I think I’ve said before much I enjoy cold and wet Sunday afternoons snuggled up watching episodes of Poirot. Back in London I’d make a little fort on the sofa with my favourite blanket, surrounding myself with drinks, snacks and the remote. I was cosy. It was ace. But we had to leave the blanket behind when we moved to America. We’ve made do with the duvet since then, but dragging it between the sofa and the bed is a ballache. We definitely needed a new one, so I thought I’d give quilting a bash. That was back in April. Fast forward six or seven months and I’ve only just finished it. So what took me so long?
Let’s go back to the beginning. I started work on it not long after we moved into our apartment. I found a simple yet striking large-scale gingham design on Pinterest which would scale up easily enough and could be made in solid colours. No faffing about with fussy shapes, tiny squares or print matching. It took me a couple of sessions to cut out and piece the squares together, and I miscalculated my fabric requirements a little and needed to jigsaw a couple of squares together. Though if I do say so myself, I’ve done a really good job with the piecing. I managed to get the corners pretty precise, so I’m feeling kinda smug.
Summer quilting hiatus
Once I’d finished the top and the backing things kind of ground to a halt. It was starting to get really warm in Seattle and I found I couldn’t face the idea of swathing myself in a quilt just for the sake of a finished project. So it sat in the cupboard for a couple of months, until I joined the Make It Happen group at Drygoods Design. MIH is like guided studio time – you work on what you want but there’s an expert, Julienne, on hand to help you with anything you need, whether it’s pants fitting or binding your first quilt. I’ll mainly use my time there for sewing clothes, but I wanted an excuse to get this quilt done.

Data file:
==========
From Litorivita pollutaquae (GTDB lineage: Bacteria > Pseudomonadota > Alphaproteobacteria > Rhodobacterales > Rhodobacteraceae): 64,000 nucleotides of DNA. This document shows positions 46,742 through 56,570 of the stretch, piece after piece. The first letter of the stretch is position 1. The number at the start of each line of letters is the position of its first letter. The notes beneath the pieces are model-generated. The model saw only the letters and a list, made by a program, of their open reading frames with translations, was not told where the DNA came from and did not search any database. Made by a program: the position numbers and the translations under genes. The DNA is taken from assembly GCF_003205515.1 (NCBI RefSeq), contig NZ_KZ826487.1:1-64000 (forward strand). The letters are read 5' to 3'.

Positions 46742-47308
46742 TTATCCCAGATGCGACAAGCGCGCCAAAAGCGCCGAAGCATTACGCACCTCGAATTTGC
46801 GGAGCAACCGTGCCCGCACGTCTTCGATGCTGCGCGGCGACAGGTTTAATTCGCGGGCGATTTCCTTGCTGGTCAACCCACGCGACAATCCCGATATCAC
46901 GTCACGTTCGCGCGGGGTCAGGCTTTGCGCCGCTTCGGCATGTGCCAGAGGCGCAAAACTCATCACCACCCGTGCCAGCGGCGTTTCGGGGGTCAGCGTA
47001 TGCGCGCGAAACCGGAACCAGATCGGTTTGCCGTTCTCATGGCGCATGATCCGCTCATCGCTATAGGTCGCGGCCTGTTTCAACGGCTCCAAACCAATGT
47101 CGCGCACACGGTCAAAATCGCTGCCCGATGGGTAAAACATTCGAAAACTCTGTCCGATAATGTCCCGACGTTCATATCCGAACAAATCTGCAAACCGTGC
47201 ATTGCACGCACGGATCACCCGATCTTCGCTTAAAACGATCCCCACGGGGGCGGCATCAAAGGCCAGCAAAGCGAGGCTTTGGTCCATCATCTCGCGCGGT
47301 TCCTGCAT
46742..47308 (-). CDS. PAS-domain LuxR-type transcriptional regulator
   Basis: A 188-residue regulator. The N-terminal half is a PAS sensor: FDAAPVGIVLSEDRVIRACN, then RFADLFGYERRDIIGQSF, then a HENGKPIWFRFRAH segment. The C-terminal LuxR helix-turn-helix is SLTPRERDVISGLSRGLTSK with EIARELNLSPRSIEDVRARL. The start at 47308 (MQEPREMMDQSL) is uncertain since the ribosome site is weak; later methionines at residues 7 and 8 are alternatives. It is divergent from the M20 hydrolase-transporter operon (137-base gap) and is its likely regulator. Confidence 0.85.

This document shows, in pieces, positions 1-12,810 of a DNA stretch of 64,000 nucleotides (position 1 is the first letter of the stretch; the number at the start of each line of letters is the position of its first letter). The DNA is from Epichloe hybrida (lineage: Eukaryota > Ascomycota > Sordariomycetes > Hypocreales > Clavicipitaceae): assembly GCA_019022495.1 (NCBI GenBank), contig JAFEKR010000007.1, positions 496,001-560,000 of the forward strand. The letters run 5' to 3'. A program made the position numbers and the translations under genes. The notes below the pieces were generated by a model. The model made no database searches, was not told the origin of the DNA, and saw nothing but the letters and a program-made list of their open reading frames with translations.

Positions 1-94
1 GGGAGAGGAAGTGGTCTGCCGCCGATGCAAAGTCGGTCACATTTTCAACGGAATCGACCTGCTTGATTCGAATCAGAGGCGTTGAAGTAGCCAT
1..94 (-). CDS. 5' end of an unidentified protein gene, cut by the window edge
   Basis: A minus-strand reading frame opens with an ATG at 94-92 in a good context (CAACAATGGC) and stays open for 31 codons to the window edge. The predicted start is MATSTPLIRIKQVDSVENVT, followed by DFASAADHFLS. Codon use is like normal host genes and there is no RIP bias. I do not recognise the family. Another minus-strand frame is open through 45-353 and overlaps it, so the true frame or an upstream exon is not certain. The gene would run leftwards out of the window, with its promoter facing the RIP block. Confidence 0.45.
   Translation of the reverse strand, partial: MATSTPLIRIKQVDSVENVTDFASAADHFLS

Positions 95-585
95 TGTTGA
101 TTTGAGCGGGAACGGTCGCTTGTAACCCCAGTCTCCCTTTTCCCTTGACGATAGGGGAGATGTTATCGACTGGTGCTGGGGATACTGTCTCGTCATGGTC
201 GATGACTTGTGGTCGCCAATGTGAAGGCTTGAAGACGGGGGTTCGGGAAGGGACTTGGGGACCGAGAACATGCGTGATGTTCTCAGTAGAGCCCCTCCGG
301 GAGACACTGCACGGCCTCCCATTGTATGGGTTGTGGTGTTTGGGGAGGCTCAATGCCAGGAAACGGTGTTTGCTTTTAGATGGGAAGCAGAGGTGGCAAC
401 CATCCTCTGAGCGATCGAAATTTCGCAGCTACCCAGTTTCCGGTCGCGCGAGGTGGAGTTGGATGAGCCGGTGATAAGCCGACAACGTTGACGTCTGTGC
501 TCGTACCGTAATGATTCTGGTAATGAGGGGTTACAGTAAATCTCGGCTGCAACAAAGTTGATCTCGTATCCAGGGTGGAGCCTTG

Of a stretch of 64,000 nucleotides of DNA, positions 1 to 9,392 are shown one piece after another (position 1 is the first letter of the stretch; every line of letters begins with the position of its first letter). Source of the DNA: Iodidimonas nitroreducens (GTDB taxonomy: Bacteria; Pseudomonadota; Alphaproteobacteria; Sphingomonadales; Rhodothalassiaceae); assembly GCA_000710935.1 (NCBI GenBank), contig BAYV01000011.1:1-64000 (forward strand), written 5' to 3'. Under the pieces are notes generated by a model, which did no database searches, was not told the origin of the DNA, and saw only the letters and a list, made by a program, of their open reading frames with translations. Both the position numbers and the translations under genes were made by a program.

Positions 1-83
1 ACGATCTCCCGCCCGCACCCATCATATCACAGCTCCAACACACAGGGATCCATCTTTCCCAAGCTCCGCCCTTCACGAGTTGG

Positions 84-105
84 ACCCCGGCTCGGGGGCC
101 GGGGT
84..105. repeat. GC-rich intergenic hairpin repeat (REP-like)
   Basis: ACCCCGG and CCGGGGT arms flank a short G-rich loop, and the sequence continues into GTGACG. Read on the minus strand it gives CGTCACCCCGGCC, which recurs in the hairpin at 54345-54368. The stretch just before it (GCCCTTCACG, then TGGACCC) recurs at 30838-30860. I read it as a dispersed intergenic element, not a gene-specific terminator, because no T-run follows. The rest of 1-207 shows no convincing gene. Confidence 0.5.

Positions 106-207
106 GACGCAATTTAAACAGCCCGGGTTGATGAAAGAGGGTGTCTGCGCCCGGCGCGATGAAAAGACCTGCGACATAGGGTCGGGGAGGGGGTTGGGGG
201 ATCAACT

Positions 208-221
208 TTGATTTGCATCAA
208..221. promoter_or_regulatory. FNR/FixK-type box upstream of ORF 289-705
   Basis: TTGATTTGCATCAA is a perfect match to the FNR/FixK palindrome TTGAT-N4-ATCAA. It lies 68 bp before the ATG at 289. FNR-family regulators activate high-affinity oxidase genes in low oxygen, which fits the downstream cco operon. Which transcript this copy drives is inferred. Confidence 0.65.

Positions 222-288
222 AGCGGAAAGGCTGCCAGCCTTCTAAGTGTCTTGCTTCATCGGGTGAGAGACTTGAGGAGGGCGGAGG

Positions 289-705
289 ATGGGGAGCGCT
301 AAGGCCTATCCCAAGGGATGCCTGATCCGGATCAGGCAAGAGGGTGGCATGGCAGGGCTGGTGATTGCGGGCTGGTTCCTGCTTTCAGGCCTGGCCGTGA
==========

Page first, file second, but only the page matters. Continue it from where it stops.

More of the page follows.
So that’s what I did! The first thing I did was to make the quilt sandwich, which was a task in itself. I had help to safety pin everything together, but I still ended up with a blister on my finger! Then I had a couple of sessions of wrestling it through a machine to quilt it. I didn’t want to do anything too fancy, so I just went for straight lines on either side of the seams. This meant I didn’t have to mark anything on the quilt itself as I could just use the seam and a walking foot as the guides, and concentrate on the bulk. I quilted the entire thing on a standard machine, so getting it through the gap was an ordeal. I rolled it up into a sausage and worked my way out from the middle, so it would get easier as I went along, but those first few lines were a killer.
By the time I’d finished quilting, I was completely over making it. It had already taken three MIH sessions plus some solo studio time, and I just wanted it done. But I had a small problem – I hadn’t taken into account that the backing had to be a bit bigger than the top on all sides to allow for shifting when quilting. It wasn’t even, so I had to trim off a bit from the two long sides so the backing looked vaguely presentable – it still had the selvedges on it, which I didn’t want to show. It means that the front is a little weird, but I’m not too fussed – something to remember for next time, though.
Anyway, the last part was binding. I made several miles-worth of bias binding, looked up this useful tutorial for getting nice, neat corners and wonderclipped it all up. Because of the size of the quilt and my impatience, I machined the whole thing by stitching in the ditch. In hindsight I probably should have done it all by hand because I ended up with a bunch of gaps that didn’t quite make it and I had to handstitch them anyway (and it’s a nicer effect). However, I was so desperate to wrap myself up in it that I’m ultimately not that bothered. I know – I could have wrapped myself up in it WHILE handstitching, but that’s beside the point.
It’s not perfect, and I’ve learned a lot on this project. But I am kinda proud of myself for seeing this one through to the end and I’m so pleased with the overall effect. I doubt I’ll ever make a quilt this big ever again, but I might have a go at a baby quilt sometime soon. As always, one of my friends is currently pregnant, so it might be a suitable gift… Anyway, now that it’s cooler here, this quilt is coming into its own. Chris and I have been enjoying it on the sofa, and if it gets really cold it looks really nice on the bed too. The only trouble is, it looks like Netflix have removed Poirot from their list. WHAT AM I TO DO?